From having to experience several Watch Series up until the Watch Ultra, to having various bands, he now has the most expensive Apple Watch in the Series 8 lineup in his hands.

In this video, he unboxes the most expensive Apple Watch ever — the Hermès Apple Watch Series 8.

To give you the full experience, he’ll also dive into the nitty-gritty of what makes it different and more special than the regular Watch Series 8.

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Camera Shootouts

vivo V25 vs V23 5G: Camera Shootout

Are there even significant improvements?




vivo V25

It hasn’t even been a year but vivo has already revealed the successor to the V23 5G that was launched earlier this 2022. But is it actually worth upgrading to the new vivo V25? Or should you save yourself some money and buy the older V23 5G instead?

vivo V25

Don’t let that new camera bump with bigger circular cutouts on the vivo V25 fool you. On paper, the cameras are close to one another but the V25 has the advantage of having a slightly wider aperture and OIS (Optical Image Stabilization) that the V23 5G doesn’t have.

vivo V25 vivo V23 5G
Wide 64MP f/1.79
64MP f/1.89
Ultra-WIde 8MP 120º f/2.2
Macro 2MP f/2.4
Selfie 50MP f/2.0 wide


50MP f/2.0 wide
8MP f/2.28 ultra-wide
+ Dual-tone Spotlight

The sad news though is that, vivo has decided to remove the extra ultra-wide selfie camera and dual flash system on the new V25.

vivo V23 with the Dual-tone Spotlight Flash feature

But how do these phones perform side-by-side knowing the new V25 also has a slightly less-powerful MediaTek Dimensity 900 chipset over V23 5G’s Dimensity 920? Are there enough convincing differences or is the older model actually better? Feed yourself some photo sample comparisons below.


In any given circumstance, a valuable Android midranger should take at least a decent photo with natural light around — thus me taking lesser photos to compare.
Still, your judgment matters.

#1A (Ultra-wide)

vivo V25

#1B (Wide)

vivo V25


#3A (Wide)

#3B (Zoom)


Taking food shots (mostly with indoor lighting) is a better way to test which phone camera is capable of producing the better image output with the right amount of highlights, shadows, contrast, sharpness, temperature, as well as Dynamic Range.









*Left photo was taken multiple times with the focus tapped on the baked roll. Lens coating was also cleaned several times but still resulted to the same output.


Night Mode

Low-light photos can either make or break the capabilities of a smartphone’s camera.
While it’s a mixed bag of outputs, it still depends on the user if Night Mode photos are important in a midranger or not.

#13A (Wide)

#13B (Ultra-wide)






vivo V25


vivo V25


vivo V25

BONUS: Low-Light Selfie

For users who love taking selfies even in the dark, both phones can take fill-in flash (using the display) to brighten up your faces.

Without Flash

vivo V25

However, the ultra-wide selfie and Dual-tone Spotlight feature were removed completely from the vivo V25. You just have to guess and pick which is which.

With Flash (Aura Fill, Dual-Tone Dual Spotlight Flash)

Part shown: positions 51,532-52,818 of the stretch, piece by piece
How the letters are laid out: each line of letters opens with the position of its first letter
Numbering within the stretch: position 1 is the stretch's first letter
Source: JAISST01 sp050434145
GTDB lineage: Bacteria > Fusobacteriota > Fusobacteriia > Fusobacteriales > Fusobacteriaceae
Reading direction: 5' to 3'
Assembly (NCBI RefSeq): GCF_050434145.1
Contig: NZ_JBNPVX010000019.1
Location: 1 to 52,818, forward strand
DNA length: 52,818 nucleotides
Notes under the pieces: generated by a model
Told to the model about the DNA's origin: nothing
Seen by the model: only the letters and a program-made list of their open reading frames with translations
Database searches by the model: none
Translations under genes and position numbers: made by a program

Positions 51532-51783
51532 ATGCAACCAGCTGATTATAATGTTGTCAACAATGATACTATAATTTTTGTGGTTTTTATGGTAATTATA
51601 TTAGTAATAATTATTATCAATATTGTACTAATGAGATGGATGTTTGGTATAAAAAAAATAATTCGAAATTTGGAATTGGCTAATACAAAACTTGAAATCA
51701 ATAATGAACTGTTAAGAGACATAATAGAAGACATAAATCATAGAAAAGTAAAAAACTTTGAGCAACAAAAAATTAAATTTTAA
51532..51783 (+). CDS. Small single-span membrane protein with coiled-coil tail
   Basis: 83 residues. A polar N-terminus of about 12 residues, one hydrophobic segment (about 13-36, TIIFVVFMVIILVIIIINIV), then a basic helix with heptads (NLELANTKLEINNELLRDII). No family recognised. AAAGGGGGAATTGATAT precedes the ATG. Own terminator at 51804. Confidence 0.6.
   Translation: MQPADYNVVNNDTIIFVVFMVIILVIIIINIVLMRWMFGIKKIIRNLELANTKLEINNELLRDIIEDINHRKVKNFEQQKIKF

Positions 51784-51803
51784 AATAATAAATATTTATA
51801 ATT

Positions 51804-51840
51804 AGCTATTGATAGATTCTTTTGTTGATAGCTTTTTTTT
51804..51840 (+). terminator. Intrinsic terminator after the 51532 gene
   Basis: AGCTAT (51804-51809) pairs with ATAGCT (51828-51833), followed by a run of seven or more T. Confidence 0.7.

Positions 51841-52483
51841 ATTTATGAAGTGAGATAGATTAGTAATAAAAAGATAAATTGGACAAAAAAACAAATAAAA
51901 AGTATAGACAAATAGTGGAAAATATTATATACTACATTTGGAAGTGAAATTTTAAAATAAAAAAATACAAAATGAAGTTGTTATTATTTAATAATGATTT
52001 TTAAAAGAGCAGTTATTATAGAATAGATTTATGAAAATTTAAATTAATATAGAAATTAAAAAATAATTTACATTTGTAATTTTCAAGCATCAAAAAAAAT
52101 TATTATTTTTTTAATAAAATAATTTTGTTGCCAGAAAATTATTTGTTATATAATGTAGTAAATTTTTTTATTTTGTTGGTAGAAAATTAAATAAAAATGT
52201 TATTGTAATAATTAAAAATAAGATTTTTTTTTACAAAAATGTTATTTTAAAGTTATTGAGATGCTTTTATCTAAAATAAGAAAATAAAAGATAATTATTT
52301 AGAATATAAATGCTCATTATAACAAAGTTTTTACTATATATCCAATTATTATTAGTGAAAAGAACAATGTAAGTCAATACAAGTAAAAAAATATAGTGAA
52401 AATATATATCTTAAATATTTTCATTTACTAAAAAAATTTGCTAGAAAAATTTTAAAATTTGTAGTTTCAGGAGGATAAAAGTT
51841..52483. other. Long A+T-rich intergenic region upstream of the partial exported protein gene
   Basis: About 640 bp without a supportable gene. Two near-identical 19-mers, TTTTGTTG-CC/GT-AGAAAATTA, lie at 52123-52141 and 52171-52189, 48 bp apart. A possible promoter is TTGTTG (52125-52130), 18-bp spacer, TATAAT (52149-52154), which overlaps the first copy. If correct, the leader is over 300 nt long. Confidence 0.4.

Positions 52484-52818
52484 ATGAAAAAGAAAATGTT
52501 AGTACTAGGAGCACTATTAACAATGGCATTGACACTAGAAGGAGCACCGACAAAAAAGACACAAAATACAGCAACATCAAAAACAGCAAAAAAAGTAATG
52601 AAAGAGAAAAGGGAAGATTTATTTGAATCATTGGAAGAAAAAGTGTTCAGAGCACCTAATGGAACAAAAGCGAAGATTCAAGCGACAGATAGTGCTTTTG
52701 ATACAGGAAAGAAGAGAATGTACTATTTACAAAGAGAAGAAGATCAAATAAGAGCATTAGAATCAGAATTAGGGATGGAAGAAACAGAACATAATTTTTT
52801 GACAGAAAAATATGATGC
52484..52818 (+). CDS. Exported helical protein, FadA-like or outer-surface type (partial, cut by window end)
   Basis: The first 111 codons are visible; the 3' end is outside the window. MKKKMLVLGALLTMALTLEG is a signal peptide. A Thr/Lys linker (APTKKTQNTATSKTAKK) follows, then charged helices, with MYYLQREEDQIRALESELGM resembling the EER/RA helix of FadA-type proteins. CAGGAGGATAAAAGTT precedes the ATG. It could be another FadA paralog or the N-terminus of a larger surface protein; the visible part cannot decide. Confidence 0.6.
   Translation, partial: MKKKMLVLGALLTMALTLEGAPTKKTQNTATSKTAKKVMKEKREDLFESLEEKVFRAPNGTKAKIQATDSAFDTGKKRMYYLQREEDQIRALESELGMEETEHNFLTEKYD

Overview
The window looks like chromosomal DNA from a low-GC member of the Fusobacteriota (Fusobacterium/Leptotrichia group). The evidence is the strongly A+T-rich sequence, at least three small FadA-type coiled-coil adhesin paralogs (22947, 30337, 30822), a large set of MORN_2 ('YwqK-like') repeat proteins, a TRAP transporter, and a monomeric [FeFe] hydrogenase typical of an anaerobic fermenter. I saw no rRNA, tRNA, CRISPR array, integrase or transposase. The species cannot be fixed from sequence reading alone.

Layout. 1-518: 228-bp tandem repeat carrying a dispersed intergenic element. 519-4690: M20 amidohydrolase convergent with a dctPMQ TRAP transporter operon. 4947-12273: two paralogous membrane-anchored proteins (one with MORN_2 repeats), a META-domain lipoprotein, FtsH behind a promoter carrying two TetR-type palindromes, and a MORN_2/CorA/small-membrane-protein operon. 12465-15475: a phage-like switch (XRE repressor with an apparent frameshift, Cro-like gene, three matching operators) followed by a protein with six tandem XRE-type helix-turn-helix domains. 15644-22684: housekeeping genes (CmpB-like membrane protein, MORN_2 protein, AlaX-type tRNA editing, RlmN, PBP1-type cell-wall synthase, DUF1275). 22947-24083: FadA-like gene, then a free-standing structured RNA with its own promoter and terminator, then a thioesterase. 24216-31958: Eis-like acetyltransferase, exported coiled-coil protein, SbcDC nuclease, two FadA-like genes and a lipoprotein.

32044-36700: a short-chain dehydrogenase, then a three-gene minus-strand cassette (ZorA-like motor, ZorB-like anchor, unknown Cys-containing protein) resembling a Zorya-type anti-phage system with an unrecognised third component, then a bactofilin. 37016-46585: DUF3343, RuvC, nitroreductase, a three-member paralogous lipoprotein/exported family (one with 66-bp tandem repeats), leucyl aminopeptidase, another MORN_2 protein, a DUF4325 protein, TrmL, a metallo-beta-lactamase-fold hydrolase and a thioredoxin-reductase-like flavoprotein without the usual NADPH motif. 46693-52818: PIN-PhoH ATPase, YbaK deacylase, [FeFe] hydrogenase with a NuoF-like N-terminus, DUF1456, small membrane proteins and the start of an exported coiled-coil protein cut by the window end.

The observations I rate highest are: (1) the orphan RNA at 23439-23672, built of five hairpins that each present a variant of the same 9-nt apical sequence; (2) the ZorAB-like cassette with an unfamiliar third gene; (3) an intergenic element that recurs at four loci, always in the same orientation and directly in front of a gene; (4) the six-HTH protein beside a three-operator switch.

vivo V25


No more confusions, the results are consistent all throughout the board:

Photo A — vivo V23 5G

Photo B — vivo V25


vivo V25

While it’s barely a big camera quality improvement, the vivo V25 has rendered some of the scenes quite well such as in Photos 1A, 11, and 12 which the V23 5G failed to display at least an acceptable output. Other times, the vivo V23 5G delivered better results like in Photos 1B, 2, 3A, 4, and 13A. Those images delivered overall better photos with a sufficient amount of HDR (High Dynamic Range) and AWB (Auto White Balance).

Overall, the V25 produced better images with decent amount of highlights, shadows, contrast, sharpness. The newer model also has some slight edge on focusing and making shots brighter and more stable at night.

vivo V25

While only two selfies were provided, the V23 5G obviously has the edge — especially with its extra selfie lens and dual-flash feature.

vivo V25

If you’re coming from the V23 5G, you don’t need to upgrade to the vivo V25. Period. But, if you’re looking for a phone to replace your old vivo smartphone (or pretty much any old budget phone or midranger for that matter), buying the V25 won’t hurt.

vivo V25

Unless you’re looking for a used unit, a brand new vivo V23 5G is being sold at PhP 27,999. Whereas, a brand new V25 retails at a cheaper PhP 23,999 price tag.

vivo V25

Imho, choosing the V23 5G over the V25 is advantageous for some reasons: a more premium-looking design with metallic sides, slightly faster chipset, and the extra selfie camera.

vivo V25

But realizing how more capable the cameras of the V25 are, you can also choose it for its bigger battery and brighter display. Also, the OIS feature is very handy if you love taking photos in action or at night or just record stable-free videos without worrying about warping and jitters. At the end of the day, you should know what you value the most in buying a new smartphone.


vivo V25 is a Night Portrait Master

Taking photos to the next level with the vivo V23 5G

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Camera Shootouts

iPhone 14 Pro Max vs 13 Pro Max vs S22 Ultra: Camera Shootout

A Very Different Camera Test



The iPhone 14 Pro Max finally has an upgraded camera system — highlighted by its 48MP main camera sensor.

But does it really take better photos vs the iPhone 13 Pro Max and Samsung’s Galaxy S22 Ultra?

Find out in our photo-walk style camera shootout with the pro-photographer and Apple’s #ShotoniPhone Macro Challenge Global Winner Tom Reeves.